My plan for Universal Child Care

Aunt Bee, Buddy, and my kids Amelia and Alex
  • The federal government will partner with local providers — states, cities, school districts, nonprofits, tribes, faith-based organizations — to create a network of child care options that would be available to every family.
  • These options would include locally-licensed child care centers, preschool centers, and in-home child care options.
  • Local communities would be in charge, but providers would be held to high national standards to make sure that no matter where you live, your child will have access to quality care and early learning.
  • Child care and preschool workers will be doing the educational work that teachers do, so they will be paid like comparable public school teachers.
  • Rosa is a single mother in Iowa with a full-time minimum wage job making $15,000 a year. She has an infant daughter but because the average cost of infant care is $9,500 a year in Iowa, she leaves her daughter with a friend while she goes to work. Under my plan, Rosa could send her daughter to a high-quality local child care provider for free.
  • Anne and Marcus are a married couple in South Carolina with a four-year-old and a new baby. They make $50,000 a year, like the typical couple with children in the state. While they would like to send their kids to high-quality child care so they could work more hours, the average annual cost of child care in South Carolina for their two kids is $11,000, so one of them has to stay home. Under my plan they could send both of their children to high-quality child-care providers for free.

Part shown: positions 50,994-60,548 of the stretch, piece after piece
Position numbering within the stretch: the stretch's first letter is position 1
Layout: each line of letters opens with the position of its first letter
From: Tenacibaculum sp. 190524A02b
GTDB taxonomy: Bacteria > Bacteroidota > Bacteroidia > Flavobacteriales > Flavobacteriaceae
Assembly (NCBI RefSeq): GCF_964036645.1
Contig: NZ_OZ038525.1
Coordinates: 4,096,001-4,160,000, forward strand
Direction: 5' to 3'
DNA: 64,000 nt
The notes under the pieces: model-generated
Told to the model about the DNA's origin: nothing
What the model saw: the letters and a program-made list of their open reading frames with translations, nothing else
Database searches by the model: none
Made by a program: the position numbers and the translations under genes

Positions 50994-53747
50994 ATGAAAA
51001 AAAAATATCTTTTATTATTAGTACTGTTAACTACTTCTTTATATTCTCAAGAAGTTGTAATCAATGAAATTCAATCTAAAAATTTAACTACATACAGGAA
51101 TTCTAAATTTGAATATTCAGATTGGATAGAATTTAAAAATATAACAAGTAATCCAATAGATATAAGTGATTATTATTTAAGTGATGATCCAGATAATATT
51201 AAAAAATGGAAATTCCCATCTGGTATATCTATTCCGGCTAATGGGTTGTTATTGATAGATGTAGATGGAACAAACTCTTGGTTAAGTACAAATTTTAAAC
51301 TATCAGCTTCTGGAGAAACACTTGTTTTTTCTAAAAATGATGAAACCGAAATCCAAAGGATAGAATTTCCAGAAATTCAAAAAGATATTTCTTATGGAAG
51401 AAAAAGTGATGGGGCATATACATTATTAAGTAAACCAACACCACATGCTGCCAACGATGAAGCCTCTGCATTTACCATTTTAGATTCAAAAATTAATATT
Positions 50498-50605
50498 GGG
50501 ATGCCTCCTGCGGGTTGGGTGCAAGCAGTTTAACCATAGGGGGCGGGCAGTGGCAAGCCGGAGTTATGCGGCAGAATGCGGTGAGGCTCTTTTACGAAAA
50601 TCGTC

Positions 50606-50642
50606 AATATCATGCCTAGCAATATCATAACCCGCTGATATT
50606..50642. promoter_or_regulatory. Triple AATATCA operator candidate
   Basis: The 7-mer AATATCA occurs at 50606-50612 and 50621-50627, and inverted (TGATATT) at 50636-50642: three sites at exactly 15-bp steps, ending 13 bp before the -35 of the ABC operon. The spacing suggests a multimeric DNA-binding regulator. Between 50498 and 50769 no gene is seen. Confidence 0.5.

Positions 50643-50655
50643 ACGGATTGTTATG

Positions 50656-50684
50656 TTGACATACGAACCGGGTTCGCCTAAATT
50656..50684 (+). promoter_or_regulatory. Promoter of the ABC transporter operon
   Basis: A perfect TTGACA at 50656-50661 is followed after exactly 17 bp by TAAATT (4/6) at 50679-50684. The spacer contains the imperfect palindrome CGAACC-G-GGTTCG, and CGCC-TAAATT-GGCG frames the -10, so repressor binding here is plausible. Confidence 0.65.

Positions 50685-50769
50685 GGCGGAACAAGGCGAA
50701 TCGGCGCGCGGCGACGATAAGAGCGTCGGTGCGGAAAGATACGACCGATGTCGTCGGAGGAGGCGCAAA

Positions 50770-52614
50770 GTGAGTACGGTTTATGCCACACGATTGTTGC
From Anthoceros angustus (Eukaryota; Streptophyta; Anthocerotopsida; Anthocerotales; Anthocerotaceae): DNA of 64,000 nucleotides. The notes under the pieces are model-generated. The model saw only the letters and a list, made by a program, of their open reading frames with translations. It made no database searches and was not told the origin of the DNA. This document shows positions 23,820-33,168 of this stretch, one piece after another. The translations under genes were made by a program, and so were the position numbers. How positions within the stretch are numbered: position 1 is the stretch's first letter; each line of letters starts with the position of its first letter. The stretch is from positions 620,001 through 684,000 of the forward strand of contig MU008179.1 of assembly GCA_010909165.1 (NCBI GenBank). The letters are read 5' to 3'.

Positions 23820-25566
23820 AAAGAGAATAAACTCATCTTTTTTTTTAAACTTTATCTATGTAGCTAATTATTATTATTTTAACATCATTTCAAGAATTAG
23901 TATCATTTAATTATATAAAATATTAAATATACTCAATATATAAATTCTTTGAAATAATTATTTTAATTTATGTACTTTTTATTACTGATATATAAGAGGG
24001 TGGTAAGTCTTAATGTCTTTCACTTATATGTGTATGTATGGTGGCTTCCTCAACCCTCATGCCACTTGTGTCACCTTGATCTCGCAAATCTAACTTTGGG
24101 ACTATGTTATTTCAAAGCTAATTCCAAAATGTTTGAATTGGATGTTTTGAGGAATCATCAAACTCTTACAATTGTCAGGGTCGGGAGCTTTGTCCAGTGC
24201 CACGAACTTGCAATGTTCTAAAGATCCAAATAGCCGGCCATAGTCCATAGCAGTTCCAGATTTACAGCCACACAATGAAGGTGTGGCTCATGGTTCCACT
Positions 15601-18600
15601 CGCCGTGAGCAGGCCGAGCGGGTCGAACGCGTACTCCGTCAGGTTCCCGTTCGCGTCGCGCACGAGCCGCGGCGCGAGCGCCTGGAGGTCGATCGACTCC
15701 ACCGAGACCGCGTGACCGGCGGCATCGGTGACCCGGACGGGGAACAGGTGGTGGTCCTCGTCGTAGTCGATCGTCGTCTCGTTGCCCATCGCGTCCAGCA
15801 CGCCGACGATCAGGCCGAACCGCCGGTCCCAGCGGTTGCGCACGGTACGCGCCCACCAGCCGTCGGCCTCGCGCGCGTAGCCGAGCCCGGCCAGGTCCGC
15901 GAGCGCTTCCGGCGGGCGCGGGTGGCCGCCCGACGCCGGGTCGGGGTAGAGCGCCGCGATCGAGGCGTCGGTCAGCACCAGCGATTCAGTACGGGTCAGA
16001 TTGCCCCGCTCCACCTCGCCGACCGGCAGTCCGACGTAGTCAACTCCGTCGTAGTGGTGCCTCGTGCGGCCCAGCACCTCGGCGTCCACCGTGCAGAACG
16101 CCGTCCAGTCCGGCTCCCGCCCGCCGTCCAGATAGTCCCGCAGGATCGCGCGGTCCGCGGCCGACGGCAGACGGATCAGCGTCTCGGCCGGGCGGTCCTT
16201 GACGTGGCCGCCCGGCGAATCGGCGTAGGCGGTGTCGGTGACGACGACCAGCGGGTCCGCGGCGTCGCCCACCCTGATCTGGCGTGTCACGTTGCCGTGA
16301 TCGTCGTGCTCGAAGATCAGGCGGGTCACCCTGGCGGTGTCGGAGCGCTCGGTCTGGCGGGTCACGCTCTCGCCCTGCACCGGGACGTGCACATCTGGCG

• Cindy and Brian are a married couple in Nevada with an infant son. They make $75,000 a year. While the average annual cost of infant child care in Nevada is just under $10,000, they have no choice but to pay that because they both work full-time. Under my plan they could send their son to high-quality child care for no more than $5,250 a year — a savings of nearly $5,000, or almost 50%.
  • Serena and Jose are a married couple in New Hampshire with two children under the age of five. They make $125,000 a year, but they pay $21,000 a year for child care — the typical cost of child care for two kids in the state. Under my plan they could send both their children to high-quality child care for no more than $8,750 a year — a savings of more than $12,000, or nearly 60%.

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